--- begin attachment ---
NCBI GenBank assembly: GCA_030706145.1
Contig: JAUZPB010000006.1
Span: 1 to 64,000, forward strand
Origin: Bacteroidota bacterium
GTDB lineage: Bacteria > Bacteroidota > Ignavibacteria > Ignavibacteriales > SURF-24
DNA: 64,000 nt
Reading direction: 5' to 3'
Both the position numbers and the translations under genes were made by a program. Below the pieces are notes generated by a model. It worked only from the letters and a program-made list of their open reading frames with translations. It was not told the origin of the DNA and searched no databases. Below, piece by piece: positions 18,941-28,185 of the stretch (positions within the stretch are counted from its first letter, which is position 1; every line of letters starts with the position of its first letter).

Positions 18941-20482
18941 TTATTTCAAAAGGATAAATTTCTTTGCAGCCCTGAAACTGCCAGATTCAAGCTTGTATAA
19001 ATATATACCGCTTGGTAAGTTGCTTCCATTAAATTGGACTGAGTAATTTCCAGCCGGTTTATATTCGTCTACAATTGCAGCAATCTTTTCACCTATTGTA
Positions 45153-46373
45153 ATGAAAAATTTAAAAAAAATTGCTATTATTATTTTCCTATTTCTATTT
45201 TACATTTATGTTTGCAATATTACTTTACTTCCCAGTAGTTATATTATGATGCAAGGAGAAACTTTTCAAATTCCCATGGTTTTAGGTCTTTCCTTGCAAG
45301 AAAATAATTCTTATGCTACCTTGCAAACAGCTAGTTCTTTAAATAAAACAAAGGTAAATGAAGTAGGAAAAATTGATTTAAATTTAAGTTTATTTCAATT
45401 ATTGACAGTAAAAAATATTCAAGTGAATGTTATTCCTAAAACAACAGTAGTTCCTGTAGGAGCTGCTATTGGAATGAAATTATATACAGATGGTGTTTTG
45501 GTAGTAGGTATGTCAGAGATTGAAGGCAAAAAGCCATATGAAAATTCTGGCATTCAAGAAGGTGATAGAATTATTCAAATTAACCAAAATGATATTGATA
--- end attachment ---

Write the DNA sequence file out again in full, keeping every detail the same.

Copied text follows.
NCBI GenBank assembly: GCA_030706145.1
Contig: JAUZPB010000006.1
Span: 1 to 64,000, forward strand
Origin: Bacteroidota bacterium
GTDB lineage: Bacteria > Bacteroidota > Ignavibacteria > Ignavibacteriales > SURF-24
DNA: 64,000 nt
Reading direction: 5' to 3'
Both the position numbers and the translations under genes were made by a program. Below the pieces are notes generated by a model. It worked only from the letters and a program-made list of their open reading frames with translations. It was not told the origin of the DNA and searched no databases. Below, piece by piece: positions 18,941-28,185 of the stretch (positions within the stretch are counted from its first letter, which is position 1; every line of letters starts with the position of its first letter).

Positions 18941-20482
18941 TTATTTCAAAAGGATAAATTTCTTTGCAGCCCTGAAACTGCCAGATTCAAGCTTGTATAA
19001 ATATATACCGCTTGGTAAGTTGCTTCCATTAAATTGGACTGAGTAATTTCCAGCCGGTTTATATTCGTCTACAATTGCAGCAATCTTTTCACCTATTGTA
Positions 45153-46373
45153 ATGAAAAATTTAAAAAAAATTGCTATTATTATTTTCCTATTTCTATTT
45201 TACATTTATGTTTGCAATATTACTTTACTTCCCAGTAGTTATATTATGATGCAAGGAGAAACTTTTCAAATTCCCATGGTTTTAGGTCTTTCCTTGCAAG
45301 AAAATAATTCTTATGCTACCTTGCAAACAGCTAGTTCTTTAAATAAAACAAAGGTAAATGAAGTAGGAAAAATTGATTTAAATTTAAGTTTATTTCAATT
45401 ATTGACAGTAAAAAATATTCAAGTGAATGTTATTCCTAAAACAACAGTAGTTCCTGTAGGAGCTGCTATTGGAATGAAATTATATACAGATGGTGTTTTG
45501 GTAGTAGGTATGTCAGAGATTGAAGGCAAAAAGCCATATGAAAATTCTGGCATTCAAGAAGGTGATAGAATTATTCAAATTAACCAAAATGATATTGATA